PRRS

Disease

Porcine Reproductive and Respiratory Syndrome is one of the top 5 major diseases in swine production and one of the most significant health risks for pigs worldwide. PRRS is caused by an arterivirus. Interferes with the immune system and up to a 40% of macrophages, which eliminates most of the animal’s defense mechanisms and allows bacteria and other virus to proliferate and damage the respiratory system predisposing the pigs to suffer other infections (PRRSV acts as an enhancing factor for them), and worsening the clinical presentation of disease.

The virus can cross the placenta and infect fetuses from 70 days of pregnancy, causing abortions in the third trimester and mummies, still- or weakborn. Gilts and sows infected with the PRRS virus (PRRSV) can become chronically under-productive, with increased fetal morbidity and mortality.

Surviving progeny can be more prone to respiratory tract infections and associated growth problems. All these clinical signs vary markedly between herds depending on the virulence of the virus and the immune status of the pigs.

PRRSV is transferred via aerosols, air and body fluids, meaning it is easily spread through a herd.1

Economic impact

PRRS can have a significant economic impact through:

Reduced average
daily weight gain

Reduced
feed efficiency

Increased
mortality

PRRS may reduce the annual productivity of the herd by 15%

The economic impact of PRRSV circulation is estimated as 185 €/sow or 3.73 €/pig sold.2


The total cost of productivity losses due to PRRSV in the US national breeding and growing-pig herd was estimated at US $664 million annually in 2011 (US $1.8 million per day).3

On a per-pig basis, PPRSV costs the industry $4.67 per every pig marketed in the US (even US $5.57 per head placed).4

In Europe, the mean total loss attributable to PRRS was estimated to be 255€ per sow and year (in breeding herds, it may result in an average loss of 1.7 sold feeder pigs and €296 per sow).

  • The impact of PRRS on European farm profit was -19.1% on average and -41% in the worst case.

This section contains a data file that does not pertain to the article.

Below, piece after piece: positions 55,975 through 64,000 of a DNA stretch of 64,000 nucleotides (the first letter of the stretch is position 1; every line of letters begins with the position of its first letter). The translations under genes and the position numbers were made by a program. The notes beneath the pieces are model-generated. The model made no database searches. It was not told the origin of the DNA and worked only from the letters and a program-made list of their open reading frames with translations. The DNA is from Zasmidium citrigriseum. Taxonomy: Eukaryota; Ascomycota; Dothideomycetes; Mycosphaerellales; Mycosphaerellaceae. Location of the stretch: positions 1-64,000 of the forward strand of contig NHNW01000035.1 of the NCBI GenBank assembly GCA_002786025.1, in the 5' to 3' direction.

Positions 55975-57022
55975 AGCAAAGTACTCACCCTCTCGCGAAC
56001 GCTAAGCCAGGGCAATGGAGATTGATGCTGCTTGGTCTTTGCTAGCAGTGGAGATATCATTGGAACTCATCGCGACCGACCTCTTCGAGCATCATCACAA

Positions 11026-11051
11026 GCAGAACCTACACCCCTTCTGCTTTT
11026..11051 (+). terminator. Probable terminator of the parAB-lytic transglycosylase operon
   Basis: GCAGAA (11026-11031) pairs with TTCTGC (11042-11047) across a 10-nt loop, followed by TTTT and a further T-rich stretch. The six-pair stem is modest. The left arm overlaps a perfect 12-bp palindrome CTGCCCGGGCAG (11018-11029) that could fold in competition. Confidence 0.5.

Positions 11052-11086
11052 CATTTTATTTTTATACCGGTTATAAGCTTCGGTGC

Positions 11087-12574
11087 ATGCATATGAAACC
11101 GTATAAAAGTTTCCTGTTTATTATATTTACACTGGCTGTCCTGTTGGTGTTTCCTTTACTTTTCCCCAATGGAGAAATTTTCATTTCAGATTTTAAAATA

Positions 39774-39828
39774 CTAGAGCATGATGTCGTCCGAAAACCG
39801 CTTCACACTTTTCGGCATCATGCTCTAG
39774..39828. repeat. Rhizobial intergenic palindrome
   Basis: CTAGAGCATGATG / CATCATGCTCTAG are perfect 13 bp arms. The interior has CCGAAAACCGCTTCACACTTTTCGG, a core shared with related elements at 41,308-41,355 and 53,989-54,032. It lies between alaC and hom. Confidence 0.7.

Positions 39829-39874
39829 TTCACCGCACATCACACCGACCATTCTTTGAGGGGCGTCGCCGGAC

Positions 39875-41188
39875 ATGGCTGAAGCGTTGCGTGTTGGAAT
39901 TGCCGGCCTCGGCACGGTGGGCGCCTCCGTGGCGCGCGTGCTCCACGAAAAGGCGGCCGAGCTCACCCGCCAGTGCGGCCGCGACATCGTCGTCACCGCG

• In growing pigs, an increase of 14 to 30 days to market in the finishing stage, adding US $7.50 to $15.00 to the cost of each pig marketed has been estimated.

Prevalence

Studies have shown the PRRSv infection has become endemic in nearly all the main swine producing areas of the world.


They are the 2 recognized PRRSV species: PRRSV1 and PRRSV2.

Both species are disseminated worldwide, however PRRSV1 is actually predominant in Europe while PRRSV2 is the most prevalent in America and Asia has a mix of both.

The PRRSV has an extremely high mutation rate and new strains of the virus are constantly emerging, corresponding to the mentioned wide range of clinical presentations on swine farms and producing new outbreaks through the world.

Diagnosis

This is based on the clinical signs, postmortem examinations and the known presence of the virus by PCR (It can be performed from different sample types, including tissue samples, oral fluids, swabs from the respiratory tract, semen, etc.).

There are several tests available, but ELISA is the standard test used. Currently, oral fluids are used to monitor farms, but serology is not a valid approach for a diagnosis of PRRS in previously infected or vaccinated herds, because current assays cannot differentiate among antibodies resulting from an initial infection, reinfection, or vaccination. Antibody titers are also not predictive of this.


Clinical signs are very variable depending on the strain.
PRRSv 2 strains tend to be clinically more severe.

Clinical signs of PRRS with supportive gross lesions and clinical history can suggest PRRS, but any tentative clinical diagnosis should be confirmed using laboratory methods.

Clinical signs include:
  • Chemosis (puffy eyes).
  • Less viable piglets and increase of respiratory infections in piglets due to Co-infections.
  • Letargy, inapetence.
  • Moderate coughing, sneezing.